CEO narcissism in M&A decision-making and its impact on firm performance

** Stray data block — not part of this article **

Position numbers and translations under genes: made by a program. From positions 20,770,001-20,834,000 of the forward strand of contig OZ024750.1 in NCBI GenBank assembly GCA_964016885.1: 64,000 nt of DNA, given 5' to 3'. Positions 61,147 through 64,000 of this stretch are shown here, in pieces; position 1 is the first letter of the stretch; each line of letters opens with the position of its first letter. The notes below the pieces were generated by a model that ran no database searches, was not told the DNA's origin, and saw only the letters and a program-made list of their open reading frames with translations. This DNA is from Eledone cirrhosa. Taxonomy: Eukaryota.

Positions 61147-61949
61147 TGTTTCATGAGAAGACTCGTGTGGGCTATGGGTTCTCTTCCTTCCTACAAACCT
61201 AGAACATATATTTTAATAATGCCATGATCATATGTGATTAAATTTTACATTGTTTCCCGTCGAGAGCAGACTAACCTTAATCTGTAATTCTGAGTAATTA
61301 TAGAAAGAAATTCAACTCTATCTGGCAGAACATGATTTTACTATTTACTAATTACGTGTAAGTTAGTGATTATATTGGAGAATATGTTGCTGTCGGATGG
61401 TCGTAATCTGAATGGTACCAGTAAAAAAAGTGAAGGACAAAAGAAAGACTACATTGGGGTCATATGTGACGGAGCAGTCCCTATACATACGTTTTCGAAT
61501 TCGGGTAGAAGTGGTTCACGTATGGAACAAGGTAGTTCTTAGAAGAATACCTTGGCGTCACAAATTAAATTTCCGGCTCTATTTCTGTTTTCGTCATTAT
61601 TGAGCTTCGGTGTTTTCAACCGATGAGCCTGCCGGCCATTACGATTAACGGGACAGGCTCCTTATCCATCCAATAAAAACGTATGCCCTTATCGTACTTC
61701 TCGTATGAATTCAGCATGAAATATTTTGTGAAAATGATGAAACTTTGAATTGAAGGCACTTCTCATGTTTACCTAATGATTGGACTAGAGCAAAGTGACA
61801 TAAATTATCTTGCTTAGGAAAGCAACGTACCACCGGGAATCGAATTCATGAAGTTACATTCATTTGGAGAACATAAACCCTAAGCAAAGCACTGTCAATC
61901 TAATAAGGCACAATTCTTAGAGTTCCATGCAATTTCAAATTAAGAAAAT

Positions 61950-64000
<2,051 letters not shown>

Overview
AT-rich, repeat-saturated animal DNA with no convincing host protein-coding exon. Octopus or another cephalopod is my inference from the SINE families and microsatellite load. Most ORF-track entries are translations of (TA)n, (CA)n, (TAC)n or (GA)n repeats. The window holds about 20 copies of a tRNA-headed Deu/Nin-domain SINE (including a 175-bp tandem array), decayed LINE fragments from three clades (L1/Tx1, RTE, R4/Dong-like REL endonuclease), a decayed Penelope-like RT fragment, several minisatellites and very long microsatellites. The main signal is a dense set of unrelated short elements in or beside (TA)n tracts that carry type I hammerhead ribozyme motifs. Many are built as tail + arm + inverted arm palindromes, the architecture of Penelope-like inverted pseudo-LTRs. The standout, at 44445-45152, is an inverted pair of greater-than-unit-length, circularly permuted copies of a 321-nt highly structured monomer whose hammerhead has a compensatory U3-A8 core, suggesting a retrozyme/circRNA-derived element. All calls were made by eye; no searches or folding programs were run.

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Using a large sample of about 1,900 M&A deals from 1993 to 2005, and data on more than 3,100 CEOs, I explore merger and acquisition activities from a psychological perspective, and provide another explanation for M&A motives and associated firm stock performance. Specifically, I empirically test if highly narcissistic CEOs are more likely to conduct mergers or acquisitions than lowly narcissistic CEOs. I also examine the impact of high level of CEO narcissism on the market reaction to firm M&A announcements, and also long run post-M&A stock returns. In addition, I empirically investigate the impact of the parallel CEO narcissistic tendency of target firm on acquiring firm M&A performance. Three proxies for CEO narcissism are used in this study: Holder67, a CEO option exercise-based measure, CEO media portrayal, and a third new measure based on the formal content analysis of actual CEO speech. I find empirical evidence that CEOs with high level of narcissism are more likely to conduct mergers and acquisitions than other CEOs. My results also suggest that a high level of acquiring firm CEO narcissism has a significantly negative impact on acquiring firm short run M&A performance. Post-acquisition, I find that deals conducted by highly narcissistic CEOs significantly underperform those by lowly narcissistic CEOs. Moreover, my results show that a high level of target firm CEO narcissism similarly negatively affects acquiring firm short run M&A performance. In an additional analysis, I find that the positive link between CEO narcissism and the likelihood of a CEO conducting an M&A deal is stronger and the impact of CEO narcissism on firm M&A performance is more negative in large firms than that in smaller firms. My results also show that the negative impact of CEO narcissism on firm short run M&A performance is strongest when both acquiring firm and target firm CEO narcissism coexist concurrently. However, I find that the level of CEO narcissism is negatively associated with the quality of corporate governance, and the positive link between CEO narcissism and the likelihood of a CEO conducting an M&A deal is weaker in firms with good corporate governance than that in firms with poorer corporate governance, which may suggest that effective corporate governance mechanisms might play positive roles in curbing CEO narcissistic tendencies and in helping to ameliorate, to some extent, the adverse impact of high level of CEO narcissism on firm M&A decision making.